Cayman Islands officials have dismissed UK Prime Minister David Cameron’s latest transparency drive as “pointless,” while anti-corruption campaigners demand he halt the laundering of illicit assets pumped through Britain by foreign criminals.
Government officials based in the Caribbean tax haven attacked the PM’s pro-transparency rhetoric ahead of an anti-corruption summit being held in Britain on Thursday. Proposals mooted in the run-up to the conference have sparked widespread debate and cynicism.
The Cayman Islands had requested to take part in the summit, hosted by Cameron in a mansion in London’s West End. The event has been billed as a concerted drive to unveil corruption in Britain and abroad, while building pragmatic steps to address money laundering, tax evasion and other forms of white-collar crime.
Assault on transparency
Minister of Financial Services, Commerce and Environment for the Cayman Islands, Wayne Panton, said the tax haven already has a more efficient strategy for uncovering corruption and white-collar crime than that proposed by Cameron.
The British PM had previously called on UK-controlled secrecy jurisdictions such as the Cayman Islands to name their ultimate owners in a public register.
But in an exclusive interview with the Financial Times, Panton argued the UK’s decision to publish these registers could be viewed as poor policy-making because there is no requirement for the information uploaded on it to be verified.
“The small element of abusers of the international financial system … are the very people who are not going to be honest with voluntary disclosures,” he said.
In a vigorous assault on transparency, the Cayman Islands finance minister dismissed the strategy of placing the verified data on a public forum, claiming this would only see money moved to “a jurisdiction that respects privacy more.”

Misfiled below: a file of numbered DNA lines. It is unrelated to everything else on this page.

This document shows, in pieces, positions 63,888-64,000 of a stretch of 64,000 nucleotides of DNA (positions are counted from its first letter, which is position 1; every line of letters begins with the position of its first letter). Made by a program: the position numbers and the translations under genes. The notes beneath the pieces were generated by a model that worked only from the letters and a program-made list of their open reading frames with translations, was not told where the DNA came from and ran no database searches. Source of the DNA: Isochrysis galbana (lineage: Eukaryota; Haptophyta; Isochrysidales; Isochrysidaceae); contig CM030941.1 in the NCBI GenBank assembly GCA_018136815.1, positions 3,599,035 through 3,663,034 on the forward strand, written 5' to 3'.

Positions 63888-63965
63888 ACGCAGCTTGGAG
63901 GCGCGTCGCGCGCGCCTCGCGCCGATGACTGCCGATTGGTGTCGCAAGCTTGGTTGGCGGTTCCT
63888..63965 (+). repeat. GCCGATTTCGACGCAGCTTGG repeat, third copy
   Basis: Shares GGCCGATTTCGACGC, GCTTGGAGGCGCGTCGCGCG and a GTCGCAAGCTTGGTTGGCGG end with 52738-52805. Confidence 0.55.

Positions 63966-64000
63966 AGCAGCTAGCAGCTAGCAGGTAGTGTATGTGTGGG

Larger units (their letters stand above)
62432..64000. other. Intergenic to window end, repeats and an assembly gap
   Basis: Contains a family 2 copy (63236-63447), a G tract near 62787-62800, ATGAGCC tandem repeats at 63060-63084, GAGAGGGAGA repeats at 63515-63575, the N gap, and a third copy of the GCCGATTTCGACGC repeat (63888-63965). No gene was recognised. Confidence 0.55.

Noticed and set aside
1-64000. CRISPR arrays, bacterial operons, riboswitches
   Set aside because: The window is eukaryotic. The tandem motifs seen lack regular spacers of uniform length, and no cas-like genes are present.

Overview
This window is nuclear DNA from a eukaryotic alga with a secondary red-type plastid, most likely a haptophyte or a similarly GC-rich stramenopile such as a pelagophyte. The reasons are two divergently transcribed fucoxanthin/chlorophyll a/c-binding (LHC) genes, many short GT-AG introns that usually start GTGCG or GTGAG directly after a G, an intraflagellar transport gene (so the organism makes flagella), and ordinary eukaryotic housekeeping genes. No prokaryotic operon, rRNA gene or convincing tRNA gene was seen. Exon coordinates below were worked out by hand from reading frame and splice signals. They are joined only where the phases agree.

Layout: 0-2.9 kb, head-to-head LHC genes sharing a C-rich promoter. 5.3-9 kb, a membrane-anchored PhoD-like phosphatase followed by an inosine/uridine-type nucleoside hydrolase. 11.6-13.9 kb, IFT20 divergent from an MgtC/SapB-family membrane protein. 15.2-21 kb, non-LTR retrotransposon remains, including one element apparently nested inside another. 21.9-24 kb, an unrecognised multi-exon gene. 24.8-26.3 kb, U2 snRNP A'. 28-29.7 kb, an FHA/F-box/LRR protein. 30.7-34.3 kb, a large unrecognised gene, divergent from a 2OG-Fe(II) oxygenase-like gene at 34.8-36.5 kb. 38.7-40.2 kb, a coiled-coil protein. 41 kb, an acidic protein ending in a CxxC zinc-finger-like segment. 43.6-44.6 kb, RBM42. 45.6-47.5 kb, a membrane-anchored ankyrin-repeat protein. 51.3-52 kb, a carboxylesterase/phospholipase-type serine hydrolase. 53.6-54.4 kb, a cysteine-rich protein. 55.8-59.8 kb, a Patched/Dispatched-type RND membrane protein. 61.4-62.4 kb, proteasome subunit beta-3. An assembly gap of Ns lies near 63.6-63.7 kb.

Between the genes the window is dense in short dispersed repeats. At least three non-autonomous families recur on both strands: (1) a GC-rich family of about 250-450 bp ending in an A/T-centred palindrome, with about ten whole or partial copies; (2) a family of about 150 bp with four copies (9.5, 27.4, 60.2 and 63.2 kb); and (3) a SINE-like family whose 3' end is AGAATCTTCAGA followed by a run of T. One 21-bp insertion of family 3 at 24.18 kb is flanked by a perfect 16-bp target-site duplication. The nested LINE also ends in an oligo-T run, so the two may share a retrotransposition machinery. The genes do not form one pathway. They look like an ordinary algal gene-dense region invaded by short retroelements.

He went on to suggest there is a clear difference between privacy and secrecy, an argument that is strongly rejected by anti-corruption experts.
Britain is the most prolific player in the global arena of financial secrecy. Although Britain itself was ranked number 15 on the Tax Justice Network’s (TJN) Financial Secrecy Index last year, it controls a complex web of tax havens – or secrecy jurisdictions – across the globe. Among these are the Cayman Islands, Jersey, Bermuda and Gibraltar.
The TJN says if Britain and this opaque network of tax havens were considered as a singular jurisdiction, it would be ranked as the top region in the world in terms of financial secrecy.
Key secrecy indicators, according to the index, are low levels of transparency in the banking sector, a culture that promotes tax dodging and a lack of public registers showing company ownership.
While the Cayman Islands and UK-controlled jurisdictions such as the British Virgin Islands have made some ground in curbing financial secrecy, they are still widely considered tax havens. The Cayman Islands was ranked number five on the TJN’s Financial Secrecy Index last year.
Panama Papers link
Central to Cameron’s strategy for tackling corruption at home and abroad is a proposed cross-border, anti-corruption agency devoid of law enforcement powers.
The body will likely assist law enforcement agencies and anti-corruption investigators across the globe in identifying and tackling illicit financial flows. However, it will be solely reliant on other state and cross-border organizations to hold white-collar criminals to account.
Britain has been described by tax justice and anti-corruption experts as the money laundering capital of the world. Cameron has repeatedly pledged to tackle corruption, but Tory action on the ground has been sorely lacking.
The explosive Panama Papers leak, which rocked the global financial world last month, confirms the key role Britain plays in facilitating money laundering and white-collar crime.
Dubbed the most expansive data leak in the history of journalism, the files came from Panama-based law firm Mossack Fonseca.
The latest tranche of documents concerning the landmark leak – released on May 9 – contained almost 5,000 British addresses. It also contained thousands of others relating to UK-controlled secrecy jurisdictions.
The data was initially handed to German newspaper Süddeutsche Zeitung from an unknown source and later shared with the International Consortium of Investigative Journalists (ICIJ).
The explosive database includes company names, addresses, and individuals, but does not shed light on specific financial flows. It is viewable on the ICIJ’s website.